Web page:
Muscle inflammation, muscle tightness, muscle damage, creatine kinase and lactic acid don't mediate DOMS. Yet the authors of the 2016 paper have recognized these variables as important markers. They also suggest that exercise-induced decreases in muscle strength remain the best predictor of DOMS.
Understand the Timeline of DOMS
You damage your muscles during your workout. A few hours later, inflammatory chemicals invade your muscles, causing you to experience muscle sickness. This sickness challenges your immune system, which releases healing chemicals. Within a week, the process ends with rejuvenated muscle fibers.
This process will change depending on the type of exercise you do, according to a 2015 report in the Journal of Strength and Conditioning Research. It takes you longer to recover from single-joint exercises like curls than multiple-joint exercises like squats.
Understand the Consequences of DOMS
The muscle tightness and the other symptoms of DOMS you experience after exercise ultimately lead to your muscles becoming stronger. But there's a price to pay for these improvements. Your performance degrades during the healing process, according to a 2017 report in Research in Sports Medicine. You are also more vulnerable to injury during the healing process — unless you're an elite athlete.
Understand the Treatments for DOMS
You can choose among many readily available treatments for muscle tightness and DOMS. However, some methods make you feel worse, and some methods put you at risk. However, natural methods can improve your health. Be sure to speak with a doctor before pursuing any method, because all treatments can produce side effects.
Take BCAA Supplements for DOMS
Branched-chain amino acids, BCAAs, have an immediate effect on the healing process triggered by exercise, according to a 2017 paper in Applied Physiology, Nutrition, and Metabolism. Thus, taking these essential amino acids or their metabolites should help your muscles recover after extended periods of exercise. A study described in Nutrition and Enhanced Sports Performance tested this hypothesis in soccer players.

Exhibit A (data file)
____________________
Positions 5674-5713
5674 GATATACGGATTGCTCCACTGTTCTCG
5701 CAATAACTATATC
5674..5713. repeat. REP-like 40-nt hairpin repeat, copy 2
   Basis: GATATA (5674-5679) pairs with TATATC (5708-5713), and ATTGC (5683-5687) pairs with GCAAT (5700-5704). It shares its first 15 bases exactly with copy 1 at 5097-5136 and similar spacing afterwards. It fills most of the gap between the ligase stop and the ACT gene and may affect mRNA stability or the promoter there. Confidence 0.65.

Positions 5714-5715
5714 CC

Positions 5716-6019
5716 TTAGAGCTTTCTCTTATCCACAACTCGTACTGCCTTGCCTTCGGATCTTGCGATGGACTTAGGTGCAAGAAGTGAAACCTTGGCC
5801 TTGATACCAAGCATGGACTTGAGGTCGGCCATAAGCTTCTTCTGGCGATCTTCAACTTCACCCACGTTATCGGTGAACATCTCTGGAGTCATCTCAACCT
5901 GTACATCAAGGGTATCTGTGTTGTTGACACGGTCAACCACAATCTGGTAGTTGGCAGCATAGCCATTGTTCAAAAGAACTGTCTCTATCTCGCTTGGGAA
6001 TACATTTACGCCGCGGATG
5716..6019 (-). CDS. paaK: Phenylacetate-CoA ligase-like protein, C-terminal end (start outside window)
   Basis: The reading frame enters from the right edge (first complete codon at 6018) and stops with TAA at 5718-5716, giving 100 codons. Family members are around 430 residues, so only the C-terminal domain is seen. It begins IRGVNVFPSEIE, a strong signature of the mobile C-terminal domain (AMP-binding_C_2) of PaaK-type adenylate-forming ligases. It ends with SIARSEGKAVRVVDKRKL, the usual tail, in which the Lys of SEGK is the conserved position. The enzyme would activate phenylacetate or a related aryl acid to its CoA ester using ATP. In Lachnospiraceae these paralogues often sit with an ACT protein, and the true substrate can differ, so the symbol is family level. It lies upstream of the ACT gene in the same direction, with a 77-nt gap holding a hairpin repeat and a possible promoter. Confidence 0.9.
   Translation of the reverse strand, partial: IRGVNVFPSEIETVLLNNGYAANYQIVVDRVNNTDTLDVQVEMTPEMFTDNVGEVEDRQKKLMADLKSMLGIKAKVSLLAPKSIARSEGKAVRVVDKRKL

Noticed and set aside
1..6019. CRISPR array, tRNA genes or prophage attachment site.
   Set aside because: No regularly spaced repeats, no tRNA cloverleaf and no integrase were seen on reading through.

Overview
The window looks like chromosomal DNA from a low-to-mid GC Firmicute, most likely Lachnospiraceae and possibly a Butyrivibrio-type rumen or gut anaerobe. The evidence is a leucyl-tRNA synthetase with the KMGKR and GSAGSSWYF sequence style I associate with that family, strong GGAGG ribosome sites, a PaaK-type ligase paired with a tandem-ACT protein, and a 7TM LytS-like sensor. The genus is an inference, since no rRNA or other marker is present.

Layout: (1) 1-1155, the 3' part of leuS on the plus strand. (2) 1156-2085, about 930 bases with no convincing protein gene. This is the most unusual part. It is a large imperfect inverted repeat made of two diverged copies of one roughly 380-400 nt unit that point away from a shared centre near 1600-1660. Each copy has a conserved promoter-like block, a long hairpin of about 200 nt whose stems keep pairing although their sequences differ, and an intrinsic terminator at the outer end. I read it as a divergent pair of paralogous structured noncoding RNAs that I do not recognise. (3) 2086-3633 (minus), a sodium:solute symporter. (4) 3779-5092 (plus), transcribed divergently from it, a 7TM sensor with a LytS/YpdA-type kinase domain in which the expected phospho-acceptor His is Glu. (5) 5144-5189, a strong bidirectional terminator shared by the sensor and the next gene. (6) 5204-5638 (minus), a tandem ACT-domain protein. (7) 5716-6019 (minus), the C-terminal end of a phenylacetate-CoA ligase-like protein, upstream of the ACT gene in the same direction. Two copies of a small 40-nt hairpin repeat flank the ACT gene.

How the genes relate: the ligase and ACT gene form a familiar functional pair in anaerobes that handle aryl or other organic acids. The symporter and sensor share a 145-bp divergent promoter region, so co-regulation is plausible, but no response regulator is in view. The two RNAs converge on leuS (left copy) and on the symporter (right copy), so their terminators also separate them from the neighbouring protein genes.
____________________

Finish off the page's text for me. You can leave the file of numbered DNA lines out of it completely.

Participants received daily supplements of leucic acid — a metabolite of the essential amino acid leucine — for four weeks. Compared to the placebo group, players in the supplement group had milder DOMS. They also had greater muscle mass by the end of the study. The researchers didn't notice any major side effects, and the U.S. Food and Drug Administration considers leucine safe. However, you should check with your doctor before taking any supplement.
Try Vibration Therapy for DOMS
A 2018 review in the Journal of International Medical Research looked at another safe treatment for muscle health. Vibration therapy can provide many health and treatment benefits. In their review, the authors found that vibration therapy decreased symptoms of DOMS and levels of creatine kinase. A study in the Yonsei Medical Journal looked at the effects of a similar treatment on muscle tightness.
Healthy adults with tight hamstrings received extracorporeal shock-wave therapy, ESWT, three times a week for a month. Compared to controls, subjects given ESWT showed an increased range of motion. Amazingly, combining ESWT and stretching led to long-lasting changes in the participants' flexibility. That is, the subjects kept their enhanced flexibility for at least a month after the interventions.